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Life Dress f2 | Elizabeth Fuller
Elizabeth Fuller wearing the game of life dress on the High Line with car headlights in the background.
Life Dress on the High Line

Life Dress f2

Life Dress f2 - photoshoot

Life Dress on the High Line

Life Dress f2

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The Life Dress is a wearable piece, depicting the symbiotic relationship of living organisms through an array of LEDs embedded in a dragon skin dress running Conway’s Game of Life.

It is a challenge to find the right interactive balance within groups of people. We can be overwhelmed if we stretch ourselves too thin. Yet, we have a fundamental need for interaction just to survive.

This is reflected in the life and death cycles of LEDs on the Life Dress. Conforming to the rules developed in Conway’s Game of Life, LEDs turn on if the cells they represent an “alive” cell or off if the cells are “dead.” Whether a cell is born, survives, or dies is determined by the condition of adjacent cells. A lone cell cannot survive by itself. Similarly, too many companions can overwhelm a cell. Thus, this algorithm expresses the interdependence of organisms.

The Life Dress is a garment constructed of dragon skin silicone with leds embedded inside. The dress is largely a conceptual experiment in constructing a garment out of unusual materials. The dragon skin is poured as tiles with an led embedded in each tile. The tiles are then linked together in a grid formation to construct what is, in effect, a platform for dynamic patterns, animations, and interactive displays.

The form of the dress is inspired by the grid layout used in running John Conway’s algorithm, the Game of Life. I was intrigued how, with a simple set of rules, the algorithm generated entrancing animations which I could visualize on a dress as a dynamic pattern. Thus, each tile on the dress represents a cell so that the dress becomes a board that envelopes the wearer. The pattern is also easily reinterpreted as a cylindrical screen with three inch square pixels so that the dress can be re-purposed for other other patterns and interactive displays.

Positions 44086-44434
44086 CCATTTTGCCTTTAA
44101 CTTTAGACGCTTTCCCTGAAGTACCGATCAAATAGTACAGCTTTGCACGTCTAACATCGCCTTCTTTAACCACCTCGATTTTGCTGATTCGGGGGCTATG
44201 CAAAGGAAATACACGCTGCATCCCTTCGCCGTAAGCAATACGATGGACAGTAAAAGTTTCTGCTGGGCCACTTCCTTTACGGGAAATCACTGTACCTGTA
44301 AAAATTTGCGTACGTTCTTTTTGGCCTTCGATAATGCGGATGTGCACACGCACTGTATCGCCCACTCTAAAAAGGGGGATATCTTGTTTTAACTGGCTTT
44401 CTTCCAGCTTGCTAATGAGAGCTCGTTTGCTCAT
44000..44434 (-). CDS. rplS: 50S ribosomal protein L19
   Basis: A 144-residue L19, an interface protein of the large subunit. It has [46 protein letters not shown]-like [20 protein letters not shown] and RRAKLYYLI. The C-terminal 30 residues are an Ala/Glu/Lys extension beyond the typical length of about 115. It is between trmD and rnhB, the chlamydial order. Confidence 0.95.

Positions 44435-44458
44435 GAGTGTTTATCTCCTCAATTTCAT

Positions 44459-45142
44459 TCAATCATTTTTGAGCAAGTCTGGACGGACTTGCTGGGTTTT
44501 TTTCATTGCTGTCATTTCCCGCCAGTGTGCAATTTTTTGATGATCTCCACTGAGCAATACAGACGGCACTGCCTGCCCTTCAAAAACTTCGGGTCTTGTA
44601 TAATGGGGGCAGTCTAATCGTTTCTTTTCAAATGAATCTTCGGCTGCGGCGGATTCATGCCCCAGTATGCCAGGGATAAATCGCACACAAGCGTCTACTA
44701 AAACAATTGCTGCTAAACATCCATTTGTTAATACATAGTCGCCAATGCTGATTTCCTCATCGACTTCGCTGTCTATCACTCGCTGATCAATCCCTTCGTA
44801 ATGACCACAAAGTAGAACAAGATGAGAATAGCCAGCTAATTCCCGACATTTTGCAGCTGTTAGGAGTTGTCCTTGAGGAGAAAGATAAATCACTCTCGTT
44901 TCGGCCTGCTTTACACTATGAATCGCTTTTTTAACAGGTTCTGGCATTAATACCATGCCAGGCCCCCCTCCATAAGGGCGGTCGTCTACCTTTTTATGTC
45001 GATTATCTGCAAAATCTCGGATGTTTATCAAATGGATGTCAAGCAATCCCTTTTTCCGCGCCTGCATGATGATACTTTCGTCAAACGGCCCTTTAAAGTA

Additionally, while the dress is semi transparent to diffuse the light, it also means that observers can see through the dress to what is beneath. However, when lit, the tiles obscure this view so that an observer can only see vague shadows. Thus, depending on what tiles are on and what tiles are off, the Life Dress can be considered an exercise in public indecency.

Interview with In The Qube

My interview with In The Qube about the Life Dress. Wait til the end to see the “pheonix” pattern playing on the dress.



Life Dress on the High Line

Life Dress on the High Line…In January.

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